I received a link to information about helping children who stutter remain confident communicators. It is called 8 Tips To Assist Your Child From Stuttering & Stammering. In part, it reads:
1. Parents have to provide a supportive condition for the child. This means being patient with them and giving them a proper forum to speak their minds even if they do not say the words correctly. That may be hard given that we can talk normally but don't you think you also had that problem while you were growing up?
2. You also have to setup an environment where everyone takes turn when they are speaking. This will let them know that when someone is talking, they are quiet and when it is their turn, the other party will also give them the same courtesy.
3. When you talk to your child, only use short sentences and vocabulary that is appropriate to their age. If you have questions, let him or her finish answering one first before you ask another. This helps eliminate any frustration in trying to imitate complex phrases, sentences or words.
4. The most important tip is to be able to listen so you know the message they are trying to convey. How you respond to your child when they say something should be the same as how you will talk to a regular kid so that the child will not feel different. Eventually they will know notice that they speak differently from others but for now, just let them be.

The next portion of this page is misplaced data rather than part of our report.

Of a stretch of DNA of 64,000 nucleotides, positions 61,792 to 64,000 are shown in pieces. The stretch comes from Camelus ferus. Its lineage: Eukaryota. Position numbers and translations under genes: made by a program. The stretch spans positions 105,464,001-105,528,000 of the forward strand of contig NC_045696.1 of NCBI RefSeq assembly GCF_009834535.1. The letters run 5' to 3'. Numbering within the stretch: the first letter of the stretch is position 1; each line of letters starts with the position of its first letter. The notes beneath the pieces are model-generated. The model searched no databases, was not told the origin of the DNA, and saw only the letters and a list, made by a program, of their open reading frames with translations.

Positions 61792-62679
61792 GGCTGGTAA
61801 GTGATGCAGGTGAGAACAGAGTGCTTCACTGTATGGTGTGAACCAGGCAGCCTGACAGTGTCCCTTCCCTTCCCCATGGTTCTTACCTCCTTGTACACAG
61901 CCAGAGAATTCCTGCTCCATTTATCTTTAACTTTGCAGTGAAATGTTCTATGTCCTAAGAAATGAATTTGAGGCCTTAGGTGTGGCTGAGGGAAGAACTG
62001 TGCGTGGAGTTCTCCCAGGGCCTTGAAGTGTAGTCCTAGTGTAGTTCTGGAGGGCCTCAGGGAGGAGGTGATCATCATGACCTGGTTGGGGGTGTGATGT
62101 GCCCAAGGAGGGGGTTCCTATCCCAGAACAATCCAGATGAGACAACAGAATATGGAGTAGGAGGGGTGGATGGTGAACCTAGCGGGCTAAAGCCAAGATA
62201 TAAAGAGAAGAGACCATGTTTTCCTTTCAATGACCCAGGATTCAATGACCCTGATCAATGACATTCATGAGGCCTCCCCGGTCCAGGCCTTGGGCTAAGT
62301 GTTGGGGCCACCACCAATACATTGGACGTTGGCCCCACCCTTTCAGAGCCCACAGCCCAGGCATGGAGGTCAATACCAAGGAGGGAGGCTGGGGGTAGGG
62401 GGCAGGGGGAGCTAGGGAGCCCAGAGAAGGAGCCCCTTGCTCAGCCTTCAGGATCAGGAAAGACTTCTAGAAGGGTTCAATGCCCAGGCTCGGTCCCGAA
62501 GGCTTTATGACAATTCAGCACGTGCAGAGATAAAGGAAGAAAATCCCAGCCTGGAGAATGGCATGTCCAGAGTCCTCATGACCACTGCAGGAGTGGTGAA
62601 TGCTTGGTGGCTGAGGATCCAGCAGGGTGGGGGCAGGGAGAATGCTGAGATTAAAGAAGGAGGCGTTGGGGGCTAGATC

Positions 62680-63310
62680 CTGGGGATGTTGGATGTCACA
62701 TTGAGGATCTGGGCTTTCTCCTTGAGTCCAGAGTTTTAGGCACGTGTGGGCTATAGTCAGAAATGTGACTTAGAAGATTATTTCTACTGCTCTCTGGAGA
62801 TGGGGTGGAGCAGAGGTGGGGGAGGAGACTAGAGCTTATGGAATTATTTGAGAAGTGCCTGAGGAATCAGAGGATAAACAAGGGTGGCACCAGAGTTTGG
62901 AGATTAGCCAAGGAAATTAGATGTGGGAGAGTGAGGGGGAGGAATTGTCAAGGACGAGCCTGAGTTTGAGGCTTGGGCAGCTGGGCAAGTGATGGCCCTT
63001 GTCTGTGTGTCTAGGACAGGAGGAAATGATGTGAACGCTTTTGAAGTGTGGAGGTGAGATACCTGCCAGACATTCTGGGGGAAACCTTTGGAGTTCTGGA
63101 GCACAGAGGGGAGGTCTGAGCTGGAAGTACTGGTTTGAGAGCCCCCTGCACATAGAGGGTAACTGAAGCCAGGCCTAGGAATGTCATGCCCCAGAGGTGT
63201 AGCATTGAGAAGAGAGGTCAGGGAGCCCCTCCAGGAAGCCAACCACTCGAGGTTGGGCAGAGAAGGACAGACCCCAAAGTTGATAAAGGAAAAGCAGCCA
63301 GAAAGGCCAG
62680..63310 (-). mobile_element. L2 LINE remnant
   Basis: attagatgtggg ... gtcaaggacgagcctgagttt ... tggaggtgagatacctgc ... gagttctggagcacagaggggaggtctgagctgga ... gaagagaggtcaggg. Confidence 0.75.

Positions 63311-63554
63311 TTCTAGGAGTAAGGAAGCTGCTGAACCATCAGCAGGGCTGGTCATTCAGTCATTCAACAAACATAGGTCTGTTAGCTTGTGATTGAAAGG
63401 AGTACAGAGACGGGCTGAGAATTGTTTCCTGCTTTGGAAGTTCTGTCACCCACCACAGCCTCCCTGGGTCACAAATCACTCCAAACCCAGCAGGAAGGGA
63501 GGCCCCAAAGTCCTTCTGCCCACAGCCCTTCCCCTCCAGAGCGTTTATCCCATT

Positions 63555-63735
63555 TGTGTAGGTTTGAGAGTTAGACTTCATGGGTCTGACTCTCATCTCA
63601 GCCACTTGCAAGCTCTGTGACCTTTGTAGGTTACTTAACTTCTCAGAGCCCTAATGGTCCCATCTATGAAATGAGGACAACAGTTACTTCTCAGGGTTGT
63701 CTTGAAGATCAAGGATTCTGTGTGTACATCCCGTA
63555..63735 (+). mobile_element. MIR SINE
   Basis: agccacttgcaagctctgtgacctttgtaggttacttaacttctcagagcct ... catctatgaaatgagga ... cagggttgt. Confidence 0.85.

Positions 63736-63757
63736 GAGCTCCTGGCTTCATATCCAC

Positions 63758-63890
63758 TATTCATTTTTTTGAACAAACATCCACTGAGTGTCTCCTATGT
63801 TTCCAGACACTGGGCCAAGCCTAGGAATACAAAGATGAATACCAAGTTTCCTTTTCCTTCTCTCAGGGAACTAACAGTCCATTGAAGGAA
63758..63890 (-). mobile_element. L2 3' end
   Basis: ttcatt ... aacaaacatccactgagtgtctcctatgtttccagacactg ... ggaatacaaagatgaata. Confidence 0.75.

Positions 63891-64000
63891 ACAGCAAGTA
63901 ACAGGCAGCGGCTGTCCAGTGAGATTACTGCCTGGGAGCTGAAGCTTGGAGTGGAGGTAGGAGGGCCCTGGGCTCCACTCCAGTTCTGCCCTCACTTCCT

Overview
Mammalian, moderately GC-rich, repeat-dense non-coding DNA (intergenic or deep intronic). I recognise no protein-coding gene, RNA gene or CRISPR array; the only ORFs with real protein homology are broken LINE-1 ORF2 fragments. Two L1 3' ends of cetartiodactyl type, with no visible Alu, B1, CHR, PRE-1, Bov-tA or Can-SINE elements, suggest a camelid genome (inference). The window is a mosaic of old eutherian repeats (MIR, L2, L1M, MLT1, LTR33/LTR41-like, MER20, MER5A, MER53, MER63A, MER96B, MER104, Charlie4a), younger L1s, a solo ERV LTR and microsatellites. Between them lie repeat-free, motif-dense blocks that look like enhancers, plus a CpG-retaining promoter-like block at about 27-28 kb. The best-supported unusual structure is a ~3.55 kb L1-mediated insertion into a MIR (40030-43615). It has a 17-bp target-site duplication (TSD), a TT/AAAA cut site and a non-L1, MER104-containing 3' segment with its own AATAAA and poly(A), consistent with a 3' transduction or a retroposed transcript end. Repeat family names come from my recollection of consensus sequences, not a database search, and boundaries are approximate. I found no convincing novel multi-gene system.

5. As a parent, you are very understanding with what your child is going through but things are different when you leave the home especially in school because the kids who don't know any better and they will laugh. To the best, don't let your child speak in public or perform in front of others just yet. But if they want to, let them.
6. Your child's siblings may just be as bad as some of the kids in school. When this happens, intervene immediately so this does not happen. Instead of making fun of the deficiency, everyone in the family must pull together and support each other.
7. A lot of people get the assistance of a Speech-Language Pathologist to help them deal with stuttering. There are various techniques that are used and with your help, you will be able to set realistic goals given that there is no known cure yet for this disorder.
8. Lastly, love your child for what he or she is. It is no one's fault that the child is stuttering. In fact, scientists until now do not know yet what causes it even if there is evidence to suggest that it is genetic or something neurological that the child was born with. You just have to accept the fact that there is this problem and you are okay with it.
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Marnee Brick, MSc
Speech-Language Pathologist and Director of Speech Therapy
TinyEYE Therapy Services (Speech Therapy Telepractice)